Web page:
Examples of Our Easements
Wally Woods Conservation Easement - Honoring a Loved One
Waldo Woods, known to most as Wally Woods, owns 35 beautiful acres in Montrose, Pennsylvania. He and his late wife, Kathy, purchased this land in 1980, and eventually moved there permanently. Wally and Kathy were attracted to this land because it had three things they had always wanted: a nice stream, a nice mountain, and a convenient location. Previously used for livestock grazing and orchards, the land is now home to Wally and his son. Wally’s property is peppered with sentiment and love for the land and the people in his life. Because his property is now protected “in perpetuity” by a conservation easement, the Edward L. Rose Conservancy can make sure that the values and land cherished by Kathy and Wally may be preserved forever.
“I want this land to stay in my family.”
Nancy Wottrich and Bruce McNaught Conservation Easement - Keeping Land in the Family
As environmental professionals for several decades, Nancy and Bruce were no strangers to the world of conservation easements. Both Nancy and Bruce have done a lot of work for the Edward L Rose Conservancy; Bruce served on the board for several years and Nancy worked on several conservation easements for the Conservancy. But after years of placing easements on other properties, it was time to make sure that their property, so filled with scenic beauty, important wildlife habitat, and nearly half a century’s worth of family memories, was protected forever. Even as they sat by their ponds amidst the noise and bright lights and constant traffic during a year of intense gas drilling in Susquehanna County, Nancy said it was a good feeling to know at least this view wasn’t going to change. “It meant a lot that at least we could protect this land, no one could come in and build another house or remove the woods or drain the pond. That was us taking real ownership of the land...an important aspect that completed the things we already do to protect this property.”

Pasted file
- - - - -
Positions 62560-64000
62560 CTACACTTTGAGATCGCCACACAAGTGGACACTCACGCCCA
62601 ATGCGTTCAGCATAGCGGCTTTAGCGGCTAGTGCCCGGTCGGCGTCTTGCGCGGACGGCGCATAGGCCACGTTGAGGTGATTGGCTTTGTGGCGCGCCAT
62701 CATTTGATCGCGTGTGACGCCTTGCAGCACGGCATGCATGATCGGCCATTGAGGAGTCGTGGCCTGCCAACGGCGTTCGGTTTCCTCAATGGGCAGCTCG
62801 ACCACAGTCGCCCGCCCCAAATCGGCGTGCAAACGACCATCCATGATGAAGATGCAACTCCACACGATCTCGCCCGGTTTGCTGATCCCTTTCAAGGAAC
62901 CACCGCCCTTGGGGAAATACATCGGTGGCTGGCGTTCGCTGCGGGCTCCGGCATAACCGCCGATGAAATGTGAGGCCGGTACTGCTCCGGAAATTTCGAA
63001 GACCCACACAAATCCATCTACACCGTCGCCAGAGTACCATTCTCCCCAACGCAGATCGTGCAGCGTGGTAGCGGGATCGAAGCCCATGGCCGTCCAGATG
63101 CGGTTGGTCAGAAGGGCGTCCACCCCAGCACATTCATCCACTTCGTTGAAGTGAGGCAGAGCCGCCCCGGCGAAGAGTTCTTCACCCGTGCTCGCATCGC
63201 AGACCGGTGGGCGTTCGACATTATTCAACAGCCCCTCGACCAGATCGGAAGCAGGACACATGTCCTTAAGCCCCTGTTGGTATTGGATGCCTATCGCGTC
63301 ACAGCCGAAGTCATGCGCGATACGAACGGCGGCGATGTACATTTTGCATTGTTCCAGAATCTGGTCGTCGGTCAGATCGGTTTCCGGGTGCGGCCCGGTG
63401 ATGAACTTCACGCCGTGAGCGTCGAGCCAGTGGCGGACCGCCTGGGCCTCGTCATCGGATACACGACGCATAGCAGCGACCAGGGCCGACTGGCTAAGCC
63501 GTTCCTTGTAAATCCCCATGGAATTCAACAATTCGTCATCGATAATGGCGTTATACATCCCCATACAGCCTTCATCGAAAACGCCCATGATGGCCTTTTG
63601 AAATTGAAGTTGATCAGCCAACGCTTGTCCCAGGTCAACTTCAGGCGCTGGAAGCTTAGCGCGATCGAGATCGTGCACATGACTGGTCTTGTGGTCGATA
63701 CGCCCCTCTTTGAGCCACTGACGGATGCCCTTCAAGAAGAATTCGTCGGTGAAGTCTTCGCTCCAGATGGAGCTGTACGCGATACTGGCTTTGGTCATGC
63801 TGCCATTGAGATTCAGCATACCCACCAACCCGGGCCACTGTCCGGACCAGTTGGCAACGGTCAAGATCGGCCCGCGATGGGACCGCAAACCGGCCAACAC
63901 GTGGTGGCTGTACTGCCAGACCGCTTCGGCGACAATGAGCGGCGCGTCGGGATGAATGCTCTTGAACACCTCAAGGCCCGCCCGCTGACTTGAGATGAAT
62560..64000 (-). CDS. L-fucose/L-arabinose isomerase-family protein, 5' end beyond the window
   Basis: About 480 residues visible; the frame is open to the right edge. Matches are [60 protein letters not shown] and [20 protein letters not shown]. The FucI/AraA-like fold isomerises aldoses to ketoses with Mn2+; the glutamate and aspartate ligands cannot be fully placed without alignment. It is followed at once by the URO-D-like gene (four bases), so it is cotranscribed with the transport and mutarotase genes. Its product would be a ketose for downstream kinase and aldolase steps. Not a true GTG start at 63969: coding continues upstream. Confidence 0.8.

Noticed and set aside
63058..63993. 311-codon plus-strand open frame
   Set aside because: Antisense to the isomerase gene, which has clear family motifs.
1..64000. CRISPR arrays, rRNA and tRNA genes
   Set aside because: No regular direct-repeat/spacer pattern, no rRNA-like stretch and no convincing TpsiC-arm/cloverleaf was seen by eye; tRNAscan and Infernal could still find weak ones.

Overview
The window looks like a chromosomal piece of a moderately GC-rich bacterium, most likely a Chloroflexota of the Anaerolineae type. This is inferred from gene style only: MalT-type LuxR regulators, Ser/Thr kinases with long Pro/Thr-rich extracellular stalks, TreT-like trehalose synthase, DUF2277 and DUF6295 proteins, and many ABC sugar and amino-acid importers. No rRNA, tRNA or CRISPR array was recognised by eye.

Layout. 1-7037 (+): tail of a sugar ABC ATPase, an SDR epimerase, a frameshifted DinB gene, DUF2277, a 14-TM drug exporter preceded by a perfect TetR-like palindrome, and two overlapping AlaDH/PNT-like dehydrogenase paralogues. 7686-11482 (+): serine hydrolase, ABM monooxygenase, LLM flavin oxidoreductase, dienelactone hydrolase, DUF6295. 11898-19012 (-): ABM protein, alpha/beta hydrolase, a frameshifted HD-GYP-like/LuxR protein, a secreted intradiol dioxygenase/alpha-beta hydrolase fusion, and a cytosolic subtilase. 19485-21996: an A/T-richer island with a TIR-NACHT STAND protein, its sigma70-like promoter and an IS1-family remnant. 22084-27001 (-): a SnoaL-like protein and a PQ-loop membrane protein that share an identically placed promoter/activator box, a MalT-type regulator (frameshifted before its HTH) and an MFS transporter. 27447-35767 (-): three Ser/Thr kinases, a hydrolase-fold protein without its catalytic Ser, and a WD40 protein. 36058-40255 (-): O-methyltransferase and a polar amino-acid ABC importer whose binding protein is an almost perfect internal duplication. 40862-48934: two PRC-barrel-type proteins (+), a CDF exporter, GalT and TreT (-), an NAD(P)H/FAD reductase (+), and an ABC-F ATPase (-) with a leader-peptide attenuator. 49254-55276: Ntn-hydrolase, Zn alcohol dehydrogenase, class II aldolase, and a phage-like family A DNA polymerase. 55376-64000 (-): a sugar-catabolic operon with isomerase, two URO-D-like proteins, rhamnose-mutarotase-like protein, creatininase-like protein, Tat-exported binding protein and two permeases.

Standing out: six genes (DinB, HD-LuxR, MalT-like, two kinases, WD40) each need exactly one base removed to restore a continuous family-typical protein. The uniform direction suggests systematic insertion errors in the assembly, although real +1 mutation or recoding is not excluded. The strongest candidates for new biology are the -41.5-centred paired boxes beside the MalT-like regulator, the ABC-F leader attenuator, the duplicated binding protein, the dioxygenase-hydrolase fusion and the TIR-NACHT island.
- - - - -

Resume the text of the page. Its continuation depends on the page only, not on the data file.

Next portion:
Matthews Conservation Easement - Watershed Protection
The Matthews' property in the Town of Chenango, in Broome County New York, was originally a part of the John Smith Dairy Farm that was subdivided in the 1950's. The property is on a beautiful south facing hillside with forest, wetland and open space. The John Smith farmhouse, built in the 1860's, has been renovated and the character of the forest and wetland have been kept as natural space. Having lived at the John smith Road property since the 1970's, The Matthews are the longest residents in the history of the property and take pride on their stewardship of the land. The topography of the property has importance as a wildlife corridor and as a keystone watershed component. The property hosts multiple water springs as well as providing a natural terraced flow to surface water. There has been an increased frequency of heavy rain events over the last twenty years that have impacted the neighborhood, and forests and wetlands play a key role in mitigating storm effects.
The Matthews wanted to protect the natural character of their property and retain the beneficial watershed elements of forest, pond, terraced land, and wetland that help to slow run-off and retain ground water. The property is used for forest research, in cooperation with Cornell University Department of Natural Resources, studying this impacts of white-tailed deer populations on forest health.
The establishment of a Conservation Easement defines the baseline characteristics of the property and limits how it can be used into the future. Maintaining the environmental value of the property provides benefits to the local environment and the watershed, helping to protect the neighboring properties during rain events. No further development of houses, lots, or roads is permitted.
The property has provided a sanctuary where the Matthews have raised a family with the values of being a part of the environment and protecting the natural beauty, forest and local wildlife. With the a Conservation easement in place, the character and environmental values of the property will be retained. The Edward L Rose Conservancy monitors all of the properties to insure that the intent and definitions written into the conservation easements are honored and protected.